LAFAYETTE -- It's clear that anxiety, attention, learning and behavioral challenges are front-burner topics for local parents and educators of special needs children.
Also certain, according to one area developmental pediatrician, is that more financial resources are needed to support existing services.
"If systems of care in our community were appropriately developed, supported and funded, the large majority of children I see would not need to see me," said Walnut Creek-based Dr. Brad D. Berman, who said he is one of only 16 developmental pediatricians in the Bay Area.
More than 100 people came to a presentation in Lafayette Thursday by Berman, during which he answered questions about youth psychiatric issues ranging from medications to finding welcoming groups for their children. The presentation was sponsored by Parents of Orinda Individuals in Special Education and by Special Parents, Special Kids.
There are many contributing factors to today's problems, Berman told the audience -- "trickle up" educational standards now applying what used to be expected of a seventh-grader to present-day fourth-graders, and what Berman considers excessive exposure to cell phones and electronic devices feeding anxiety and destroying old-fashioned down time.
"There's not enough time for them to negotiate with other kids, to just be, to watch the dust bunnies," said Berman, a Lafayette resident.
Parents aren't experts at diagnosis, but they should be listened to when they see a pattern of delay, he added. "I'm not a big fan of 'Don't worry, he'll outgrow it.' "
There are fairly standard "red flags" for when answers should be sought, Berman said -- "When a child shows an atypical course for what would be expected according to age, gender, socio-economic situation, and family, community and cultural expectations."
California's mobile, transient environment, plus parents' misplaced frustrations with local schools' special-education plans (generally underfunded, Berman said) sometimes undermines families' efforts to get the best for their kids, according to Berman. But he stressed that the parents need to be proactive on that front.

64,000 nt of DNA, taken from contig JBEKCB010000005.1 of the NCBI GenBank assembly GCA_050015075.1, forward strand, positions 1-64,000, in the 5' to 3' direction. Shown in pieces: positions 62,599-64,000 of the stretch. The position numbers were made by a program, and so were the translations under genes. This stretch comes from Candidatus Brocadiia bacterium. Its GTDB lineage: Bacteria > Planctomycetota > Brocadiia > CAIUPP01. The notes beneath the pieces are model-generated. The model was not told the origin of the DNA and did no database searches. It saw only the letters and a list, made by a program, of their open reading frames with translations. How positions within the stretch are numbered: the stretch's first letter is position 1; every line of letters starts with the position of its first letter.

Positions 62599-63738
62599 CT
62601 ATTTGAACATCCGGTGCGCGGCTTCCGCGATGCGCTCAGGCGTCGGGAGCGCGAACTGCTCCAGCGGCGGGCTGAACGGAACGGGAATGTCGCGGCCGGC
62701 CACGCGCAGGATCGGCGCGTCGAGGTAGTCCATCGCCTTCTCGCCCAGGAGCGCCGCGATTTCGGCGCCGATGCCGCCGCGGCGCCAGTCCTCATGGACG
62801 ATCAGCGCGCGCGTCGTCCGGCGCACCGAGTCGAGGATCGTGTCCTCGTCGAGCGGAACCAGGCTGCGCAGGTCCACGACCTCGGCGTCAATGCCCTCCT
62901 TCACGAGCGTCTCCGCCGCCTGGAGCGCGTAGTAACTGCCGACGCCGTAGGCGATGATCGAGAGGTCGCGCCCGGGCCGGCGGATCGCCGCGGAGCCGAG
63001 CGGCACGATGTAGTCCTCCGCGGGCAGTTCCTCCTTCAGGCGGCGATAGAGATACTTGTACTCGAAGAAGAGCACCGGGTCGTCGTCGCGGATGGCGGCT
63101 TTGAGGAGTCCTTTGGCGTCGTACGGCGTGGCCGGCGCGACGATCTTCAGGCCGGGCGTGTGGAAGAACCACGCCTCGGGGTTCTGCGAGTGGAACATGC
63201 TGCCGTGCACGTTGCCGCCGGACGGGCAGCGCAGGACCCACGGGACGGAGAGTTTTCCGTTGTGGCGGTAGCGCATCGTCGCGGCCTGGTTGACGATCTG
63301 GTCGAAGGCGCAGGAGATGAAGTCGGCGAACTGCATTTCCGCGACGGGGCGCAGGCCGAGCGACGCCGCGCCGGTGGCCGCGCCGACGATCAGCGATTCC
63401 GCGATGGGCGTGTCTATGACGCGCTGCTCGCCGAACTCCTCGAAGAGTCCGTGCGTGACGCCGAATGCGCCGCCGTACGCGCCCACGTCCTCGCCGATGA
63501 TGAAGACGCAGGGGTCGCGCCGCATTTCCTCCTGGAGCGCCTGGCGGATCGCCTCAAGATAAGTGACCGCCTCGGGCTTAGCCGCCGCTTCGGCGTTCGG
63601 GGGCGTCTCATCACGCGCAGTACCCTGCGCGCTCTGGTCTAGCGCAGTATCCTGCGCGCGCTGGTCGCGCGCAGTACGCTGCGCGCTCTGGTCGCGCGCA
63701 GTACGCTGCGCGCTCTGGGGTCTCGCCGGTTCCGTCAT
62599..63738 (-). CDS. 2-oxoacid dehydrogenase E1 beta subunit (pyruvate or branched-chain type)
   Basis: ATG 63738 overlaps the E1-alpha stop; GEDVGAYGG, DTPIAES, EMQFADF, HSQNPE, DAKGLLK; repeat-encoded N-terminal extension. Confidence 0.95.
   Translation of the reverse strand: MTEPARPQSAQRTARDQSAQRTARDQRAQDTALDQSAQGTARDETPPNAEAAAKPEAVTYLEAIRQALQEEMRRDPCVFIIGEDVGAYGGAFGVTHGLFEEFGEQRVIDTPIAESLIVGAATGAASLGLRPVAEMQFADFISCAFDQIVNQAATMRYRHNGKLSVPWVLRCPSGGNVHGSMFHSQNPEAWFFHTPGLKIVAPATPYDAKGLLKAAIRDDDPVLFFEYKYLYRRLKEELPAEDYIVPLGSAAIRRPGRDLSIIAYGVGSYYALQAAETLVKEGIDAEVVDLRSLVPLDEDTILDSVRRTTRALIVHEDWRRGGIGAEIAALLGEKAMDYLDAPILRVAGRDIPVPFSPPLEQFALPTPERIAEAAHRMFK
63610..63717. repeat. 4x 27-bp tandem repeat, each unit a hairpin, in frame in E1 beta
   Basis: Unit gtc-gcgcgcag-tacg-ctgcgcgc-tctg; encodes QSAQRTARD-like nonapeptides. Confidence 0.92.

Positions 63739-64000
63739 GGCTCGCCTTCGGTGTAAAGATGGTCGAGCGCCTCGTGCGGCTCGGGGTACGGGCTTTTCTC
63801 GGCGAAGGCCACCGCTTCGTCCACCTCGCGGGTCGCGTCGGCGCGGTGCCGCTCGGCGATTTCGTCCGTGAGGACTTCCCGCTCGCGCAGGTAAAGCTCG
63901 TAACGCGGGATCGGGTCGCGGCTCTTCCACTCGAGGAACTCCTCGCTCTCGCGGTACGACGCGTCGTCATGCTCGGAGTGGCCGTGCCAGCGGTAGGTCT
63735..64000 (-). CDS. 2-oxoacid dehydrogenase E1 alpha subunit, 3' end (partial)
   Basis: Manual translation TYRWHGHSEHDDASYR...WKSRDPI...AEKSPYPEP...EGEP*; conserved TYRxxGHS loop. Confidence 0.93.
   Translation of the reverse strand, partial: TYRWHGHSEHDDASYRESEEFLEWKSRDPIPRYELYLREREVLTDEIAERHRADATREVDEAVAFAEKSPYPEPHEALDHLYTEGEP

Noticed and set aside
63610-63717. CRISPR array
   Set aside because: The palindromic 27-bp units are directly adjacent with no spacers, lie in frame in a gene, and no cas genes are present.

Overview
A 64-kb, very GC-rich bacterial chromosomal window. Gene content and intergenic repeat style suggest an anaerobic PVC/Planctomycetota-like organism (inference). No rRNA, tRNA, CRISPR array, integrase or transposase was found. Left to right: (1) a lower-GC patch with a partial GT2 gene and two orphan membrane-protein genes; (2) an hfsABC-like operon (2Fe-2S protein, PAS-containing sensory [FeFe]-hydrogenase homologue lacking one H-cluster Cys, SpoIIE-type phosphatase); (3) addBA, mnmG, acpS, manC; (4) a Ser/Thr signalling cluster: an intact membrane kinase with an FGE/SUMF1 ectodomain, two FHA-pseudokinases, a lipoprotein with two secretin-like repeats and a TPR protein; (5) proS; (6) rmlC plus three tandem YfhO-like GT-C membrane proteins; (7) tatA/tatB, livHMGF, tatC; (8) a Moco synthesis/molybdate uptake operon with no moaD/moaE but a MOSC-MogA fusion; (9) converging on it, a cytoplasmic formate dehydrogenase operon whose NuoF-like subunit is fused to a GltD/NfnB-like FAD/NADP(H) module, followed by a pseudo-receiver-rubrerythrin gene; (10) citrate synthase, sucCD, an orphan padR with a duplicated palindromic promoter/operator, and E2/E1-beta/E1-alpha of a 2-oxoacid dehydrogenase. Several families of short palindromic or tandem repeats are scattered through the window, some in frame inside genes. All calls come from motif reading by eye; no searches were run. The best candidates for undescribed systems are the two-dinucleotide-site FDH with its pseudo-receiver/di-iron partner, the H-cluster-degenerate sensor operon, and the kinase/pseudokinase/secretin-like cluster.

"It's incumbent on parents to get the school to understand their child's needs," he said. And as long as funding-per-pupil is underfinanced -- California is 46th in the US -- there's a limit to what services can be offered.
Berman told the audience the impacts of puberty are also a crucial factor when deciding on medications. Growth, sexual orientation, mastering aggression and finding one's place in the world are universal adolescent-age themes, and medications are a neuro-bioactive tool. Spinning through side effects of several common medications used to treat anxiety and Attention Deficit Hyperactivity Disorder, Berman reminded the audience that not medicating also has side effects.
Berman says cognitive behavioral therapy is always the first choice of treatment. Eliminating stressors, engaging in mindfulness training and yoga, knowledgeable use of herbal remedies and helping kids discover their strengths as they find a welcoming community for themselves are vital actions parents can take.
"We're not in the business of fixing kids; it's (helping them) to learn to live with the challenges they have," he said.
Berman urged his audience to limit their children's electronics exposure, advocate for stronger health care system support (like state Senate Bill 946, mandating insurance companies and health care service plans cover therapy for autism and related disorders) and work collaboratively with doctors, schools and local resource centers aimed at helping their children.
Often collaborating with general pediatricians, neurologists, speech therapists, psychologists, educators and a child's family, doctors sharing Berman's specialty are a rare breed, he said, though comparatively abundant in the Bay Area.
"Believe it or not, there are only about 600 developmental pediatricians in the world," he said.